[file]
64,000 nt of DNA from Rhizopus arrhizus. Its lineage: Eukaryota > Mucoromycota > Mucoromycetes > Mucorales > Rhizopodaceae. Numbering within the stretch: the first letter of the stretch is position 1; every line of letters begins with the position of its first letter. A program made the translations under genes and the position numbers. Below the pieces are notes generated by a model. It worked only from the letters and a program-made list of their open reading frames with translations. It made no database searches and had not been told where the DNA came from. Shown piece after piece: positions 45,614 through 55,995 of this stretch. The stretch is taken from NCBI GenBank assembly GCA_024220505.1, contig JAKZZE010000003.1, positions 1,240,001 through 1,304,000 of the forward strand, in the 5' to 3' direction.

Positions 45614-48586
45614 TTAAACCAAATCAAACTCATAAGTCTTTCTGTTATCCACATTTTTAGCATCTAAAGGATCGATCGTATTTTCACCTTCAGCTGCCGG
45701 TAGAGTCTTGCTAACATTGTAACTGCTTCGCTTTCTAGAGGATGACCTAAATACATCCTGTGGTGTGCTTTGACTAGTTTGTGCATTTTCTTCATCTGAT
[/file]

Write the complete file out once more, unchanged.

64,000 nt of DNA from Rhizopus arrhizus. Its lineage: Eukaryota > Mucoromycota > Mucoromycetes > Mucorales > Rhizopodaceae. Numbering within the stretch: the first letter of the stretch is position 1; every line of letters begins with the position of its first letter. A program made the translations under genes and the position numbers. Below the pieces are notes generated by a model. It worked only from the letters and a program-made list of their open reading frames with translations. It made no database searches and had not been told where the DNA came from. Shown piece after piece: positions 45,614 through 55,995 of this stretch. The stretch is taken from NCBI GenBank assembly GCA_024220505.1, contig JAKZZE010000003.1, positions 1,240,001 through 1,304,000 of the forward strand, in the 5' to 3' direction.

Positions 45614-48586
45614 TTAAACCAAATCAAACTCATAAGTCTTTCTGTTATCCACATTTTTAGCATCTAAAGGATCGATCGTATTTTCACCTTCAGCTGCCGG
45701 TAGAGTCTTGCTAACATTGTAACTGCTTCGCTTTCTAGAGGATGACCTAAATACATCCTGTGGTGTGCTTTGACTAGTTTGTGCATTTTCTTCATCTGAT